Sam Worthington plays Nick Cassady, an ex-New York City Policeman who is serving a 25-year prison sentence for stealing a $40 million diamond from a shrewd and unscrupulous businessman named Dave Englander (played by an alarmingly thin Ed Harris). After being notified of his father’s death, Nick is allowed to attend the funeral where he evades the guards and sets out to prove his innocence. His plan? To check into the Roosevelt Hotel, have a final meal, then climb out on the ledge of the building prepared to jump. It’s certainly not the normal approach one would take in trying to prove their innocence. Officer Marcus (Titus Welliver) arrives and takes charge of the scene and, at the request of Nick, calls in negotiator Lydia Mercer (Elizabeth Banks).

Now it’s clear that there is more going on than just a man about to jump to his death. Nick has a bigger plan in motion that hinges on Lydia’s cooperation, the craftiness of his brother Joey (Jaimie Bell) and Joey’s girlfriend Angie (Genesis Rodriguez), and the rabid crowd that has gathered below. The story takes several different turns and throws a few twists at the audience, but it’s hard to fully invest in them. Things get a little outlandish and it’s pretty hard to believe at times. Now in the defense of director Asger Leth, he’s well aware that he’s working with some wild material. He keep things moving at a crisp pace and he doesn’t drag the movie out longer that it needs to be. Also, Leth really uses the camera well and I had read where they filmed several scenes with Worthington actually out on the ledge. Unfortunately the good looks of the film isn’t enough to save it from it’s glaring flaws.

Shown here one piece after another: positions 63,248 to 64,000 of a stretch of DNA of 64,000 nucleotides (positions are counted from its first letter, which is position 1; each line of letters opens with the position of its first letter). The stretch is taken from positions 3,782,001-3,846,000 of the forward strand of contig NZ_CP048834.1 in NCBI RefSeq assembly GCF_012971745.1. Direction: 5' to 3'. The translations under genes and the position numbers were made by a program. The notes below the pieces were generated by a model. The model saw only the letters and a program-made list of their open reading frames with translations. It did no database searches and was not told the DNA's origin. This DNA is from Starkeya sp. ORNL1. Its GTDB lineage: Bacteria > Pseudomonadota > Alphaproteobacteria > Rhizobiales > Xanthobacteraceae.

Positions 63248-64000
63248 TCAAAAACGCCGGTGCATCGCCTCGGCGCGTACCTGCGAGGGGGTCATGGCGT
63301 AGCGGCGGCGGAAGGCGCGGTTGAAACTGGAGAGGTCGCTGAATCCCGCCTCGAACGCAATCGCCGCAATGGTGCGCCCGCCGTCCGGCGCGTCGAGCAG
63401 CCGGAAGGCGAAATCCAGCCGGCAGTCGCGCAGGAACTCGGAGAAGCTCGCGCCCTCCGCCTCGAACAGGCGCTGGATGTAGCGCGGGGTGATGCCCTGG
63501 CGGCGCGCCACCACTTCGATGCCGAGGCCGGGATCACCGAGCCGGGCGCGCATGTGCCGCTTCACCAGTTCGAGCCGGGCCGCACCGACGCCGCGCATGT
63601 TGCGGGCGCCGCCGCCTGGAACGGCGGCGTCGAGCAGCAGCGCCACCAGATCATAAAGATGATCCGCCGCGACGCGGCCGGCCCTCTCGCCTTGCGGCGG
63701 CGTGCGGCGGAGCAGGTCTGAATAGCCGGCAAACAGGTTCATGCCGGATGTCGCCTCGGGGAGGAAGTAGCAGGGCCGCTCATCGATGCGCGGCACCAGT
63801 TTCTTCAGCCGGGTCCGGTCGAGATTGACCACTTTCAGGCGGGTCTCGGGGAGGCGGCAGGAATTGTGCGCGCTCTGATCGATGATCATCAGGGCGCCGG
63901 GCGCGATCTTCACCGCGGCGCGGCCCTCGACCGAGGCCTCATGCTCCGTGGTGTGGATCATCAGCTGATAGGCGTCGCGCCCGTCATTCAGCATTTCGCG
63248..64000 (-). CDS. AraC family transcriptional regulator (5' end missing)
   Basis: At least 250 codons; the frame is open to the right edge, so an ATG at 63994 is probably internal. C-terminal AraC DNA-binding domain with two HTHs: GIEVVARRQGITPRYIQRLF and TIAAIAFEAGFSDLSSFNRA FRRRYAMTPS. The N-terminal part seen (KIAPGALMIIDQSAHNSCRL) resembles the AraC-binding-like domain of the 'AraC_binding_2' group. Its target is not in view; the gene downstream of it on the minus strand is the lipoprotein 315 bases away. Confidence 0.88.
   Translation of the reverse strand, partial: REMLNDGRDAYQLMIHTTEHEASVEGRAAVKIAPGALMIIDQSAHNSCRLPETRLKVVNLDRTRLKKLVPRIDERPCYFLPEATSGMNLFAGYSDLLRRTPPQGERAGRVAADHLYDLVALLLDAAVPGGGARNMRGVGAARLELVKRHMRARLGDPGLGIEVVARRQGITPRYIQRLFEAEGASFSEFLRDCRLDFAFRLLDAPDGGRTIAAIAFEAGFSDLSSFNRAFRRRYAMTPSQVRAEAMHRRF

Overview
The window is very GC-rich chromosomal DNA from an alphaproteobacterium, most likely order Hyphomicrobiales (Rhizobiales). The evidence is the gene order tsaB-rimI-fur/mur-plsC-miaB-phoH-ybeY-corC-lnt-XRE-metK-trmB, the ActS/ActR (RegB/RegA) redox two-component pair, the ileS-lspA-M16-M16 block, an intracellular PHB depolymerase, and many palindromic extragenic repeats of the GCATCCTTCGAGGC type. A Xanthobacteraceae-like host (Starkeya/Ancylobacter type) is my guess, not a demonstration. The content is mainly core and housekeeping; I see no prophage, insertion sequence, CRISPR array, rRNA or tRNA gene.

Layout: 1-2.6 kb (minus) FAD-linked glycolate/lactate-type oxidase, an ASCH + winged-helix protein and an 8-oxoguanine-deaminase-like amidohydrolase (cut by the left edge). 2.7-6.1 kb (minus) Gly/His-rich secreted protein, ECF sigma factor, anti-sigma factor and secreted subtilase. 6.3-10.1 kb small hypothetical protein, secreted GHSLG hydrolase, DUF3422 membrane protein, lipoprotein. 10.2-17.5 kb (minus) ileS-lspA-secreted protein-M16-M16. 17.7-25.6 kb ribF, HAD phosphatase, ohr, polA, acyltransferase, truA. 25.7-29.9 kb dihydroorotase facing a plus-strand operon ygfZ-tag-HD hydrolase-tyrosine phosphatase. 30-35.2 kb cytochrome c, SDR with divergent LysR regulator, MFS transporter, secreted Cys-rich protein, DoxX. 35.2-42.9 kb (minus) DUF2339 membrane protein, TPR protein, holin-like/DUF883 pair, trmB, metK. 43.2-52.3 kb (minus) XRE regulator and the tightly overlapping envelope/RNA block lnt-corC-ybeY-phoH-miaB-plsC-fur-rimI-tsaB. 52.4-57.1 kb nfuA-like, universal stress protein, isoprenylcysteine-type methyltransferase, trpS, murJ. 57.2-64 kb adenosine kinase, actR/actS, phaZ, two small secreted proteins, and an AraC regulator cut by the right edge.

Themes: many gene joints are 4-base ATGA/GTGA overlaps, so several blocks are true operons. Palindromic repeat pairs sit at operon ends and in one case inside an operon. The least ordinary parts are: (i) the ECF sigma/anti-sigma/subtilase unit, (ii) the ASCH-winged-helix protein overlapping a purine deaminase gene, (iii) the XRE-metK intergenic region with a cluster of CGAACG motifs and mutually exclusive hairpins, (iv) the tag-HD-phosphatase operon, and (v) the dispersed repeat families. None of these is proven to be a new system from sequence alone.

There are numerous instances where the writing left me scratching my head. Some scenes will leave the audience asking themselves “Can the NYPD really be this inept?” and “Is the movie making fun of New Yorkers or are we really to believe that 99% of them are bloodthirsty animals?”. There are also several cheesy exchanges between characters that either feel out-of-place or are just plain goofy. The film also features some of the same character types that we’ve seen in so many other movies. We have the wicked, wealthy corporate businessman. We get the typical corrupt cop. We even have the self-serving reporter who is more interested in getting the story that public safety. We’ve seen them all before.

You have to be impressed just looking at the movie’s strong cast. I like Sam Worthington even though he’s yet to really show much range in his performances. He’s actually quite good here even though the role doesn’t require as much from him as you might think. His New York accent does give way to his natural Australian accent in some scenes but he still gives a solid performance. Banks is also pretty good as is Edward Burns as a fellow negotiator. But the biggest problem is none of these performers can truly rise above the material which lets them down on numerous occasions. The always strong Ed Harris and Anthony Mackie as Nick’s former partner are terribly underused and should have been given more to do.

If you can put aside the flaws and suspend disbelief, there is some enjoyment to be found in “Man on a Ledge”. It’s impossible to take seriously and I have no doubt you’ll be shaking your head more than once. But “Man on a Ledge” is a harmless film with some cool action and fun moments. And while it’s a decent little afternoon diversion, it’s an action thriller that’s ultimately forgettable. Check it out if you have some free time. Otherwise, you can probably find something better to watch.